CH: When I turn on the radio, I wonder if anyone will remember any of what they will be playing in 15 years. This used to bother me, but I have gotten a little more zen about it. It's not music that does anything for me, but if it makes someone else feel something then great. I’m glad they have it.

That said, I think that you are right about the consistency in Texas music tastes. A lot of that comes from Texas culture which says “I don’t really give a damn about what people are doing in places that aren't Texas”. So we still have radio stations that play Texas music, and people hold onto the really great heritage we have here. One benefit of being a little self-obsessed is that we keep our musical legacy as part of our identity and won’t swap it out for the hottest new thing. People here still speak of Guy and Townes with reverence.

As far as the band, we do have big plans. And while it can be discouraging to try to figure out how we might fit in with what is popular today, I am inspired by bands/artists such as Steve Earle, Robert Earl Keen, Hayes Carll, Ray LaMontagne, etc. who are continuing to make the quality of music we aspire to and play to large audiences across the country and around the world without much attention from radio, etc.

Lastly, I think tastes ebb and flow. People loved Waylon Jennings and the other outlaws because they were doing something different from mainstream artists of their day. Today Willie, Waylon and the boys are still relevant whereas some of more fluid acts of their time are not. At some point, I think people will begin to gravitate back to rawer country music when they have had their fill of the other stuff.

Just in case, I am working on a song about going to the lake in my truck with a rap breakdown.
TMC: All four songs on the EP have a 'full' band sound. This makes sense with the EP being a Charlie And The Regrets release. What are some things you've learned about going from an individual performer to a member of a band?
CH: When I was playing as an individual performer, I wrote the songs and put together the arrangements. When we put together band shows, I would book musicians and tell them the parts I wanted them to play.

I got some experience working collaboratively with a band I played with in Virginia (Charlie and The Contraband), but that project came to an end right about when we were finding our footing.

As we put together The Regrets, all of a sudden there were multiple ideas about how we play and what we should do. It was hard and great.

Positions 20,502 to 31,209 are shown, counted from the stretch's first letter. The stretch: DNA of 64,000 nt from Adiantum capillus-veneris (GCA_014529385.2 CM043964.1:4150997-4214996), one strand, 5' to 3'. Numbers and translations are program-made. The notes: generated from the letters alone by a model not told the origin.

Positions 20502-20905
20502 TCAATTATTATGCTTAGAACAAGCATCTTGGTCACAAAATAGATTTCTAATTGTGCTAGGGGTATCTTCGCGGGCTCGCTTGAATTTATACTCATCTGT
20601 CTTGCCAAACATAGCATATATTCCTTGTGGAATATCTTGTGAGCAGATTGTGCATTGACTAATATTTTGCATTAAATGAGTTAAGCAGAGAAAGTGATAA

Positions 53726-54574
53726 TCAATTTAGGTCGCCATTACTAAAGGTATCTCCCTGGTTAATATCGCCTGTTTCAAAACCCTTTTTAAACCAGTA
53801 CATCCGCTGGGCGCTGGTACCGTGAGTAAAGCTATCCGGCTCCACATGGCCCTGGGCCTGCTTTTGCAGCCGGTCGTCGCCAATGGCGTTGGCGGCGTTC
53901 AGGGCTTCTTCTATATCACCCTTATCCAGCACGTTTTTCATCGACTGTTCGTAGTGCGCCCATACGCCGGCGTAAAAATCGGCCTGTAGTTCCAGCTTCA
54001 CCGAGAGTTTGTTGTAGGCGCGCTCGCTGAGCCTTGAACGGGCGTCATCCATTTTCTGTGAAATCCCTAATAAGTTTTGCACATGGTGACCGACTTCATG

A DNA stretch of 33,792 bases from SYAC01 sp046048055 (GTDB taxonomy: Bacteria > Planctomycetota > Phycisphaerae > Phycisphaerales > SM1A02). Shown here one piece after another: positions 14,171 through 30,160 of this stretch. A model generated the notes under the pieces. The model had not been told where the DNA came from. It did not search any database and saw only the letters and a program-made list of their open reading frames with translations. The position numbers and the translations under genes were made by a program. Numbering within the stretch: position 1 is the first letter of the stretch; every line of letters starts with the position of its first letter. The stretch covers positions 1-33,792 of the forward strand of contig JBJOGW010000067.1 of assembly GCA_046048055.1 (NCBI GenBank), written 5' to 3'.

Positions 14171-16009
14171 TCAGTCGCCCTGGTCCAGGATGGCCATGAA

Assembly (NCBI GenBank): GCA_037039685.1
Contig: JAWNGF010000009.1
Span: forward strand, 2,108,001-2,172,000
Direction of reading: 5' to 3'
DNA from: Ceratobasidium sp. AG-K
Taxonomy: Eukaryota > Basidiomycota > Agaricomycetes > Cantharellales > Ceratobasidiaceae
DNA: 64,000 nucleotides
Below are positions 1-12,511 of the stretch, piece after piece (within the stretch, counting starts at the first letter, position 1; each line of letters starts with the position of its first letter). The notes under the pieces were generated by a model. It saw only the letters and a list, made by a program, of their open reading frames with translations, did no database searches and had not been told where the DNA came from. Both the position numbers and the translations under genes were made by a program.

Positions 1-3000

On Start a Company we spent hours arguing about two little breaks in the solo section that most listeners probably won’t pick up on. At the time it was frustrating, but it is awesome to be a part of something that Gregg [Daildeda, drums], Mitch [Burman, bass] and Willy feel passionately enough about to fight for.

The other cool thing that has happened is that as we continue writing, the other guys are bringing in more musical ideas that would not have occurred to me. So what I might have written as a three-chord song gets taken somewhere else new and cool.
The video for the band's first single Baytown was recorded by Harrison's brother at Houston's The Rose Garden, a 60 year-old beer joint near his house.



TMC: On Baytown, I sense hints of John Anderson and Hayes Carll. And if I heard Start A Company on a Todd Snider record, I might make the mistake of thinking he'd written it. Are those fair comparisons? Who are some singers and artists who influence your songwriting?
CH: I didn’t mean to be so transparent, but you nailed them. My buddy Taylor (Western Youth) introduced me to Near Truths and Hotel Rooms when we were playing bars together in Austin, and I have loved Todd Snider ever since. I sort of stalk him. I grabbed Elvis (his road manager) at a show in Virginia and gave him a demo. Then to make sure, I figured out Todd’s address in Nashville and sent one to his house. I don’t know what I thought he would do with them, but for some reason I felt compelled to have him listen to my songs.